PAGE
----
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Last Updated: Friday, 11 June, 2004, 13:13 GMT 14:13 UK
Unsecured debt more than doubled
The average unsecured debt people owe has more than doubled during five years from 890 to 2,000 in 2000, according to a government report.

It says lone parents had a much higher risk of being in debt than two-parent families, and were also more likely to have long-term financial difficulties.

Families in arrears were more likely to have a young head of the household, usually in their 20s, not wage earning.

The government-backed study was carried out by the University of Bristol.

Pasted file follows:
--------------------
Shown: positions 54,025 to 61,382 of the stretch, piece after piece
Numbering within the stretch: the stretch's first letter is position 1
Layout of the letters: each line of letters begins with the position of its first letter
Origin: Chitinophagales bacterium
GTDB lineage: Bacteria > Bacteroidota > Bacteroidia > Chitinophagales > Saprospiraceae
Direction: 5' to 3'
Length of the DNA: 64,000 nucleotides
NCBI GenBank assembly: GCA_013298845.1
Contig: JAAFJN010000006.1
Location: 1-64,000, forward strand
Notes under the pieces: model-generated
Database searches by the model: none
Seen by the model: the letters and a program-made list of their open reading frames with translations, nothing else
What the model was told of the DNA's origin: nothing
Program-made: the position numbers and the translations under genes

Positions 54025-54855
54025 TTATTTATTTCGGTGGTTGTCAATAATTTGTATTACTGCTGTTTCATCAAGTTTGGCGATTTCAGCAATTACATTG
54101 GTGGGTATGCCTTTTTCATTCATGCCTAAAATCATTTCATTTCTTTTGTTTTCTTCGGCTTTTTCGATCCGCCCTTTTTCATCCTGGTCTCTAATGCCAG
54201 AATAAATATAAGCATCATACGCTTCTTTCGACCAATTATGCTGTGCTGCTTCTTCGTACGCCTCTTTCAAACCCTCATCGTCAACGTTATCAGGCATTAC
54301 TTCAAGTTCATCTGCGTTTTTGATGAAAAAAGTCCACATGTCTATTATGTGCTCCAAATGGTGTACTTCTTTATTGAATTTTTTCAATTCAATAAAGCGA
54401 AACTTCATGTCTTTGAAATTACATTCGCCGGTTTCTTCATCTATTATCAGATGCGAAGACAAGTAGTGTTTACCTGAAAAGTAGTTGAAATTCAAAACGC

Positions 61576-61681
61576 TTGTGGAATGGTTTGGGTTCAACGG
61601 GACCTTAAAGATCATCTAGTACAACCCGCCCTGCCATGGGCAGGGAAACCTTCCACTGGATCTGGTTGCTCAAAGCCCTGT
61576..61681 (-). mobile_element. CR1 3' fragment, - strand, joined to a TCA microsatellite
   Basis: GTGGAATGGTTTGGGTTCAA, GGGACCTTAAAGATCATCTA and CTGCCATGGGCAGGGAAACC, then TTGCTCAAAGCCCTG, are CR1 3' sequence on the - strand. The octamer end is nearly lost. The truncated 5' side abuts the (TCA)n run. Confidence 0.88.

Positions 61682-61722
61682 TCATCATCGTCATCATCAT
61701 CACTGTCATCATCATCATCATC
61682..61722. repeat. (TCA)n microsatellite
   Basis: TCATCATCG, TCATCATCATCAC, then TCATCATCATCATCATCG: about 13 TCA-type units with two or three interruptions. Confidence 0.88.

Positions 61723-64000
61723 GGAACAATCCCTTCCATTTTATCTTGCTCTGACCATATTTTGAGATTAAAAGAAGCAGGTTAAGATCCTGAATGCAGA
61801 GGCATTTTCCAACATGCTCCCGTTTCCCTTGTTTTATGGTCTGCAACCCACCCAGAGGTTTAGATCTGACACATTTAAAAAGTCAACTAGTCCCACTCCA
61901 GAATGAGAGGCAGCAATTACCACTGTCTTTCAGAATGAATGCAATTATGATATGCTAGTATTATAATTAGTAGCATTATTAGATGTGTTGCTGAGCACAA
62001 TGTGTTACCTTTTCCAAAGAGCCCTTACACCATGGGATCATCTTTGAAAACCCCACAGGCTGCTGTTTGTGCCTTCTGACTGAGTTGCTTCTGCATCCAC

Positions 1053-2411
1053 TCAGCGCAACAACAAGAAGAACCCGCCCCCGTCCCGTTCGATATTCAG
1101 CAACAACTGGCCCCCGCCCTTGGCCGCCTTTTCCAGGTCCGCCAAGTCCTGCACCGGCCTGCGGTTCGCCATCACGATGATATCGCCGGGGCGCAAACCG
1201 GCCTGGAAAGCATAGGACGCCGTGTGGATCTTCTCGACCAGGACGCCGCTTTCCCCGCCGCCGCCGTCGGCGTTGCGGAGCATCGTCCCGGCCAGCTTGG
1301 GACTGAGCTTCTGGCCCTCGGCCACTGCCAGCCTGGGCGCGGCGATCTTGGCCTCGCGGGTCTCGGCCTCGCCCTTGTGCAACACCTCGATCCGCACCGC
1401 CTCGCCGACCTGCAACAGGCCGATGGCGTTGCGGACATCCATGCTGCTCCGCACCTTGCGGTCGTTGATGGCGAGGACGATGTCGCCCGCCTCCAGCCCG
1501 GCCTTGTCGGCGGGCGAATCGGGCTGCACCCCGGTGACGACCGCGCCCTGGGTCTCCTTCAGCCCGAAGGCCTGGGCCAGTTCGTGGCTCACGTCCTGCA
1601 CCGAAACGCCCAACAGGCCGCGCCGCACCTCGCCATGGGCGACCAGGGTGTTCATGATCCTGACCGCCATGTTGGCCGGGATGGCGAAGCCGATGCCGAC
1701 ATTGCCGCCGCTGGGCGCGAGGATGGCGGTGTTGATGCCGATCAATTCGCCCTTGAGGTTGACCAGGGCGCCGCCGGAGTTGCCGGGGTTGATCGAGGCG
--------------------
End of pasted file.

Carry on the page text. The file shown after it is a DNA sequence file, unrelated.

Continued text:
Those falling into debt were more likely to be tenants rather than homeowners, have an income of between 7,500 and 15,000, have three or more children and not have access to a bank account.

The average owed by families in arrears was 300, although 25% of families who owed the most were around 740 behind on payments, with single parents tending to owe the same as two parent families.

The survey showed 40% of households said they had got into arrears as a result of losing their job.

Around 40% of families who were currently facing financial difficulties said they had done so for more than a year.

The research was based on a number of national surveys including the Families and Children Study, British Household Panel Study and the Department of Trade and Industry.




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